In any event making it a girl thing is, in my humble opinion, kinda hogwash.

Also, I kind of think that sometimes, it might be okay for there to be spaces where men's voices are not automatically met with women's curtsies. Could it be that sometimes women just disagree with you because they find you incorrect on principle/ill-informed on substance? This is a crazy idea of mine, I know.

Also, it is my newly-formed opinion that commenters are worthless. (That's a joke. Or an attempt at one. Feminists aren't good at that shit, as we know.)

It sounds like you're trying to satisfy everyone with this comment (except Nick Denton). That's so like a…

sbma44 (#2,565)

Aside from excusing the writers entirely, I agree with all that you've said. What makes this situation seem unique to me, and I think to other well-meaning guys, is that we understand feminism to be an important social project — one that's ongoing, and which we often fail to do our part to support. Seeing it invoked in ways that seem kind of capricious can be a little frightening, because it makes that project — which we already don't always understand but are trying to support — seem schizophrenic and confusing. The fact that skeptical male voices are often not welcome in the supporting conversations (for understandable and defensible reasons, I hasten to add) makes it all the more terrifying.

Someone will probably say that it's not feminists' job to make sure I remain emotionally and intellectually comfortable, and they'll certainly be right. But it does seem like calling for a two-minute hate on Olivia Munn calls for a little more care than, say, Gizmodo calling a two minute hate on Steve Ballmer. Using Stuff that Matters to fuel a quasi-entertainment effort is tricky.

michelledean (#5,900)

Nuance does tend to satisfy everyone. Or so I've learned in the last 24 hours!

Canadian, that was the word i was looking for.

DoctorDisaster (#1,970)

sbma44 has great points. Even feminist-supportive guys usually engage in activities that are male-dominated, whether they are sports or video games or rock bands or whatever. That doesn't mean they wouldn't love to see more women in these traditional boys' clubs, or that they don't work in some ways to make them friendlier environments.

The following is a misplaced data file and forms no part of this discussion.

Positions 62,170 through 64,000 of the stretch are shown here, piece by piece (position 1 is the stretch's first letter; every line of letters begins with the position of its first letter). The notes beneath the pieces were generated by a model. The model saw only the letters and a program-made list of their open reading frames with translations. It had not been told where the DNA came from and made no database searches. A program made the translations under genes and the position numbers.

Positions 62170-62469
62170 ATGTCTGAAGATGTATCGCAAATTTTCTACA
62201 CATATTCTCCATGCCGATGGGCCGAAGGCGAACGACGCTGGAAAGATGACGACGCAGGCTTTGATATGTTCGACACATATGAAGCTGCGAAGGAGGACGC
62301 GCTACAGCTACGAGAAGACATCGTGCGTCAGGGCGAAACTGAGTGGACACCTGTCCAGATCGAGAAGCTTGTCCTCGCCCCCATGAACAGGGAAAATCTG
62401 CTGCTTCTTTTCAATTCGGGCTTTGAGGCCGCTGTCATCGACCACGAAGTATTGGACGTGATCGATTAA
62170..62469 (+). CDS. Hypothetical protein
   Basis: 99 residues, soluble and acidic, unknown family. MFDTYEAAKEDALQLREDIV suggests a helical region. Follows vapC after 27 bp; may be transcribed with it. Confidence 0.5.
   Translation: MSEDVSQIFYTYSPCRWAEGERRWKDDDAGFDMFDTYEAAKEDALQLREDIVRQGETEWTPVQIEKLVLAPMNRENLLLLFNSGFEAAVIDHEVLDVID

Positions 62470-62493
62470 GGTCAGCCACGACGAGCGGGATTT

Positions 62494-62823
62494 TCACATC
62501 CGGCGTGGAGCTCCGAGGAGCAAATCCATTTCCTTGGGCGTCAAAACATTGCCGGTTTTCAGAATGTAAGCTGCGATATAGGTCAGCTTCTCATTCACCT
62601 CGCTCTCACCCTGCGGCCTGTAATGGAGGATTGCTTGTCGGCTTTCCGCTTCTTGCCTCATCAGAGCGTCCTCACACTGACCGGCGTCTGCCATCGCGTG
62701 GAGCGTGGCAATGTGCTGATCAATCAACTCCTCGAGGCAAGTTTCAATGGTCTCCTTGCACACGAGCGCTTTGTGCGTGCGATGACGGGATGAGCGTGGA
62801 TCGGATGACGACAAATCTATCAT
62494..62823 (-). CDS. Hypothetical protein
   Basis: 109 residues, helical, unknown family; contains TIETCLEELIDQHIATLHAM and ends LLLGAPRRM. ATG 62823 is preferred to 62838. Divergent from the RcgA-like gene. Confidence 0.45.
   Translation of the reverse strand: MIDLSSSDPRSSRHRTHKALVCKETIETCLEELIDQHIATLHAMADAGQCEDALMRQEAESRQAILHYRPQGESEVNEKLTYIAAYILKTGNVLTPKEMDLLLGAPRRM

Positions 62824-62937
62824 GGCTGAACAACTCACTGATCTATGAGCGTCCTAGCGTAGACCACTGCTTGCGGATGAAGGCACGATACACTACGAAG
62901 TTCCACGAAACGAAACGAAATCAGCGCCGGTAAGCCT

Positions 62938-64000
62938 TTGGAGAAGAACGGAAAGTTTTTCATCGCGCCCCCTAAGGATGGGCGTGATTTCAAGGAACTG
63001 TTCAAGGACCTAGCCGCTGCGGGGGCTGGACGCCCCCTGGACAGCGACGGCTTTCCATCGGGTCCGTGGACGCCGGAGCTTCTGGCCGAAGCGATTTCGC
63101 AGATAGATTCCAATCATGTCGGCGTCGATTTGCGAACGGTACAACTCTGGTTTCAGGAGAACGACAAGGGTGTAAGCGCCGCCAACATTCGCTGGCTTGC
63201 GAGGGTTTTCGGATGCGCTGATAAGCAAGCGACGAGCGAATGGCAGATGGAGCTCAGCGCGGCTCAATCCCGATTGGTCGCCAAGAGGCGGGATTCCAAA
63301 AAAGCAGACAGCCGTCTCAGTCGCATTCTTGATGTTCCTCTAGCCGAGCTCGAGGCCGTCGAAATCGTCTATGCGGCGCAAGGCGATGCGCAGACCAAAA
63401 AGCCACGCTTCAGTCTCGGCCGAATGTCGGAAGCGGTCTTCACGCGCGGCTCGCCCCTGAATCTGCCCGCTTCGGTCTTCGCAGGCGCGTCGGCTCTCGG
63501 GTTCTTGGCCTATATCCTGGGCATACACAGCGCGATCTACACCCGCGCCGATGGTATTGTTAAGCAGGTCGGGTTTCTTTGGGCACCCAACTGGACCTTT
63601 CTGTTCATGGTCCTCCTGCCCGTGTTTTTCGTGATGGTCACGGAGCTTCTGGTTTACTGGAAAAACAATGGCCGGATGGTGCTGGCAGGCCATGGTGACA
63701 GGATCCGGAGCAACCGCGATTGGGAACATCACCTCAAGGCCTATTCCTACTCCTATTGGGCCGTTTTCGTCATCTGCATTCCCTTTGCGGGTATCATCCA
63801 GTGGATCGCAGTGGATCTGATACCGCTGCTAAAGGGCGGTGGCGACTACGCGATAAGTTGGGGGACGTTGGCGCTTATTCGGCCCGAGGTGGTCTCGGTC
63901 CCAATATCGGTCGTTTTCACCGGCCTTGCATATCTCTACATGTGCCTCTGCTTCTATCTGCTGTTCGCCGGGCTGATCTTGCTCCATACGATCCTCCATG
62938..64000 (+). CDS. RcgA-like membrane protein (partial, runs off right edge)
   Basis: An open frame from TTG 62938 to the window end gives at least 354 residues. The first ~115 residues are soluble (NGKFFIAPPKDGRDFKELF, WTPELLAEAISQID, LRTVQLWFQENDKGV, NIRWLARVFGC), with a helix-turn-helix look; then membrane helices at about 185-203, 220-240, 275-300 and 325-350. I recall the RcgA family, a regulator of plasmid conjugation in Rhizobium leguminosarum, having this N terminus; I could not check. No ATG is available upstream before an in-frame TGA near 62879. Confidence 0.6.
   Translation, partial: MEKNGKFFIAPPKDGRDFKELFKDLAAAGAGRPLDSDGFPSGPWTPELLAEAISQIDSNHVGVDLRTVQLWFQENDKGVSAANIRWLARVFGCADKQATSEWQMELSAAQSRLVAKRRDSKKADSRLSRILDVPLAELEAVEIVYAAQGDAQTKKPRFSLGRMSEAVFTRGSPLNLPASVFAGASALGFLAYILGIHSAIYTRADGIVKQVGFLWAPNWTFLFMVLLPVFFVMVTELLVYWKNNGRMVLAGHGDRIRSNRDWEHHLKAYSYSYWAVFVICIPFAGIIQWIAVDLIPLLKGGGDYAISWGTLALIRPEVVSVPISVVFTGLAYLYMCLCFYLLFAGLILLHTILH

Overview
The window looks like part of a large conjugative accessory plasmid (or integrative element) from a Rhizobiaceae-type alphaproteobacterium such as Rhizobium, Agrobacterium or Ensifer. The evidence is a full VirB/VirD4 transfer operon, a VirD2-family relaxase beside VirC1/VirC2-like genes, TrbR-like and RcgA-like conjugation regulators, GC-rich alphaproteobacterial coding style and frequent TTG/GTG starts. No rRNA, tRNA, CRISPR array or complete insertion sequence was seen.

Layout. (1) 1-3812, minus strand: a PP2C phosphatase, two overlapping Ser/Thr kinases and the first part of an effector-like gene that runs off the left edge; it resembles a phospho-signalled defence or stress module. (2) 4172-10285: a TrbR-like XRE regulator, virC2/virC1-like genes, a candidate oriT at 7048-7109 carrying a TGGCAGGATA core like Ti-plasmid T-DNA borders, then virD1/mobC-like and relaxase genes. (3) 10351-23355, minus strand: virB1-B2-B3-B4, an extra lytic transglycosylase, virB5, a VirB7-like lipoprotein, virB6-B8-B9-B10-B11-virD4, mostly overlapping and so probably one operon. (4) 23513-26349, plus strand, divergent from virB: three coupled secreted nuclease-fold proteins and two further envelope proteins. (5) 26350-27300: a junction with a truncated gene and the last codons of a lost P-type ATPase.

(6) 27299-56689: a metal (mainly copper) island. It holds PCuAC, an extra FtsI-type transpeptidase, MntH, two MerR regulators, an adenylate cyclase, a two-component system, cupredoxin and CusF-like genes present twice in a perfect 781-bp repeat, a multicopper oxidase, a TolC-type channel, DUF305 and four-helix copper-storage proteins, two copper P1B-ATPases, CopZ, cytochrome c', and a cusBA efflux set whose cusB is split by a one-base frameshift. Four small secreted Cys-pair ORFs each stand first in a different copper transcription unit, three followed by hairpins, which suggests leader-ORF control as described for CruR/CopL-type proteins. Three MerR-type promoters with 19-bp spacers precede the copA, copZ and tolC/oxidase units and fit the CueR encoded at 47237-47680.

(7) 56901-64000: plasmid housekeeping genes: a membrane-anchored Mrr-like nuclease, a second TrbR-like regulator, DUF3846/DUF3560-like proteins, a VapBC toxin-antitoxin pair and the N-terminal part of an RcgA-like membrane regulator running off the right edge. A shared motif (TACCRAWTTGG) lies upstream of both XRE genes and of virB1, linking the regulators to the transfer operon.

Seeing Stewart take heat because his show doesn't have many female correspondents could make an ordinary guy feel like he's going to be labeled sexist because his garage band or his Superbowl party or his Steam friends list has nothing close to gender parity. We don't want to be lumped in with Augusta golf clubs, you know what I mean?

michelledean (#5,900)

I think that you've more or less nailed the problem, sbma44. This is why I said to some other commenter yesterday that I don't tend to go for blunt "this is sexist" language, at least when I know the people reading are dudes, because much like white people are, above all, afraid of being called racists, men who are not total neanderthals are afraid of being called sexists. Which means that quite a bit of structure sits around and keeps working against women, or against people of colour, often both, because the men involved are more concerned about what they're being called than what's actually going on. Which is basically precisely what Jon did here. I mean, hard to parse four or five words, but he did sort of seem wounded that anyone would think he was a sexist prick.

I actually, true story, was on an elliptical next to him once, and I would agree he seemed quite charming! (Also he did a funny walk up to it that I will never forget.) He seemed like he would be fun to talk to and he wasn't yelling at all the women in sight. That still doesn't mean that anything he does can't, however accidentally, reinforce certain exclusionary structures.

Clearly you aren't supposed to look there.

Also, that's a whole other part of my life. This is my respectable face. That's my recreational face. Never the twain shall meet. Although I really never said anything I wouldn't stand behind, I'm admittedly more outrage-prone and jerkish as an anonymo.

Except…. in my.. face?

MikeBarthel (#1,884)

Cho is all rubbing his hands together going "yesssss more reloads" right now, from how I understand blogging to work.

roboloki (#1,724)

i can only speak for myself and i am an outsider to the outsiders. i do not have a blog and i have no desire to begin a blog. i am not a professional writer (unless charts count) and i do not wish to be a professional writer. even though i can't recall what brought me to the awl (i think i searched "transvestive dancing monkey" in the hopes that dick cheney or karl rove would pop up, but i can't be sure because, well, blackouts have that effect on one's memory) but i was enthralled with the writing, i found the layout simple and refreshing (but not that god damn auto-refreshing gypsy curse) and i found the phantasmagoria of topics to be perfectly suited to my tastes (or lack thereof). what got me to return, become a stalker and eventually a complete addict was the commenters. they are generally funny as hell, play well together and do research so i don't have to. i now pollute the comment pool in the hopes that osmosis will make me smart, funny and pretty.

LolCait (#460)

These guys had a really interesting opinion on the matter.

HiredGoons (#603)

What did I miss? I was out shopping.

saythatscool (#101)

Some Wizard of Oz references, Peeps wears an eyepatch and was raised by lesbians, you know, the usual.

dikwad (#2,308)

LOL broads.

HiredGoons (#603)

^everything about that is perfect.

Abe Sauer (#148)

Performance Commenting!